My (almost) week without a phone

Tuesday morning I went to music class, per our developing routine here at Nazare. Right before leaving the main house for the classroom further back in Nazare’s complex of buildings, I checked my phone battery—100%—unplugged it from the wall and plopped it back on my bed. It wasn’t much use to me since there’s not currently WiFi –though fingers crossed it might be coming—and I was going to teach a class. So probably not a good idea to be playing on my phone. Its only use would be pictures and I didn’t feel I knew the kids well enough to whipping it out for that early in my first week here. (I didn’t know then that the first time they spotted my phone they would be asking for pictures and to post them on facebook. But hey, I’m just learning.)

I returned after our morning music classes and English-Portuguese class to find my phone missing from its spot where I left it. Very peculiar. After a thorough search and my increasing sense that I was going crazy because I SWORE I left it right there—on my bed fully charged—we headed out for our routine afternoon walk to the Pousada for some internets. I figured the phone had to be misplaced and would turn up. Turns out I was wrong. We all were and a separate story tells of my Saturday with the Pocone police after Ethan and Julie tracked down two unfortunate but fully responsible young men who decided to steal from the gringos. Didn’t they know, as Seth said, our technology has magic in it? But that’s another story.

My phone was missing. I felt like it was my lost puppy. Somewhere out there, all alone in the wilderness….slowing draining of battery. Soon lost to my efforts to track it with Apple’s finder system, enlisted too late to be of use.

I was unduly sad. The extension of my hand for the last two years: missing. Gone from my side, my pocket, my bed, and backpack. Even though it wasn’t very useful in Brazil when disconnected from WiFi—I missed it. I missed the snapchats when we stopped by Mada’s house or walked to the Pousada. I had to resist the auto movement to check said pockets for the phone that wasn’t there. Mostly, I mourned the few pictures I had already collected from my first days in Brazil, arriving in Cuiaba, waiting in Cuiaba, driving down the Transpantaneira to Pocone. There weren’t many but they encompassed snapshots of my first memories here.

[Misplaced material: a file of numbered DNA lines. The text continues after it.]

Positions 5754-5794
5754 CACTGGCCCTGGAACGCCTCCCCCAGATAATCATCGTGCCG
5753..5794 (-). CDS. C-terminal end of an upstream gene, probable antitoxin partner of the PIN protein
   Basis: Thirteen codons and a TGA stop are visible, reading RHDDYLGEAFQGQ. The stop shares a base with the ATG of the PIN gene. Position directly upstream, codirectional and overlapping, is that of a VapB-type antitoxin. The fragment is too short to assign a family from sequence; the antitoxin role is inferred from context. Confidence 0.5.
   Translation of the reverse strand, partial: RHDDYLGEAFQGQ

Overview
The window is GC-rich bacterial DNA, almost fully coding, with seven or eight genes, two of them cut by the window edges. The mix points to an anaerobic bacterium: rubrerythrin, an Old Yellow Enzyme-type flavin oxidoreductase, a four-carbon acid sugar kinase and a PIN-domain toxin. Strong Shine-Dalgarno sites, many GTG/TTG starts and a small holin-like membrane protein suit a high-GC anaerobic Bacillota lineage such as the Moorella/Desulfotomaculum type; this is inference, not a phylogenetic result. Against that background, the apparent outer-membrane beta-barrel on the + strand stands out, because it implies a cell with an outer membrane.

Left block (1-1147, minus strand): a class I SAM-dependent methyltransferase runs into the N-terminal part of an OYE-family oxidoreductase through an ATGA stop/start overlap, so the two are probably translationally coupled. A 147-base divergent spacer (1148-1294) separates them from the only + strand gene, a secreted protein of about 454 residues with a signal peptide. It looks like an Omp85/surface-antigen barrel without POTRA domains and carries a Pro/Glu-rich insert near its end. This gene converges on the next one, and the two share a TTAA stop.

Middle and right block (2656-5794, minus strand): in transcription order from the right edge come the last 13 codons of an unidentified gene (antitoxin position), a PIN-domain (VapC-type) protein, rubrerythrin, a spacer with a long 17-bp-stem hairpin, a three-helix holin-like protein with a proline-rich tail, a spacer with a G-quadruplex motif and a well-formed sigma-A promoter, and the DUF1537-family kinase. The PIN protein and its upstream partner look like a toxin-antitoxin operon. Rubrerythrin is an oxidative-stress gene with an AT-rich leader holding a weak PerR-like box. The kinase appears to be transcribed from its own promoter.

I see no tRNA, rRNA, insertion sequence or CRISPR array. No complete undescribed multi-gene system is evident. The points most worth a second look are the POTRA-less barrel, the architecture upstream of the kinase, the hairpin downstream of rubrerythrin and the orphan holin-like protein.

I did not know whether to go into mourning or keep the hope alive. I should have mourned. If I had know the taker had plans to send it to Cuiaba I would have. Thankfully, I didn’t not hope in vain.

I kept an increasingly dim hope, more of a trust or assumption, that my phone would turn up. I tried not to be bitter, but some bitterness inevitably crept up. Where was my phone?? And whenever something else was briefly lost “Oh it’s probably with my phone.” Straight face. Laughing…kind of.

Poor lost puppy.

Meanwhile, I got used to—well, accustomed—to the now necessary request to borrow a phone or laptop to get in touch with my world. Facebook, email, twitter, etc. There was less of it but I couldn’t–or chose not to–go without given the option to have access.

I didn’t even go a week before the phone was found. It seemed like a long week. On Saturday Ethan rode up and said he had exciting news for me. My phone was found. I was pumped to get it back. Unfortunately, it’s not the same. The takers wiped it ready to sell. An iCloud backup –thanks magic Apple—has put my close to back to normal but not quite there. My music won’t play. I’m hoping a hook up to iTunes back at home will do the trick there. My apps need to re-download. All of them via poor internet connection. That might take the rest of the trip. Thankfully, facebook auto-sync (which I almost turned off) saved all or most of my first photos. I’m most grateful for the pictures.

What though if I chose to go a week, maybe more, without connecting. With the option open quite frequently and life, responsibilities, people I miss on the other end of the internet, why? Perhaps, a test of my own will power. An experiment? like the garlic Ethan and Chris tried to kill the fungus on Gregg’s back with…that didn’t go too well. (Warning: don’t but garlic paste on skins for 6 hours. It results in 2nd degree burns.) I thought I’d have less access being in a rural area of Brazil. However, Nazare just got an Ethernet cord and a router to give us WiFi is coming back from the Pantanal tomorrow. Plenty of access. If you don’t hear from me I decided to go offline for a bit. I haven’t decided yet.

Earlier today I couldn’t locate my phone. You think I’d learn. On my way to check the classroom from our afternoon lesson, I remembered the last place I stuck it. In my backpack in a pocket on the straps on our way back from Pousada. Returning to my room I found my backpack and my phone. Right where I left it.

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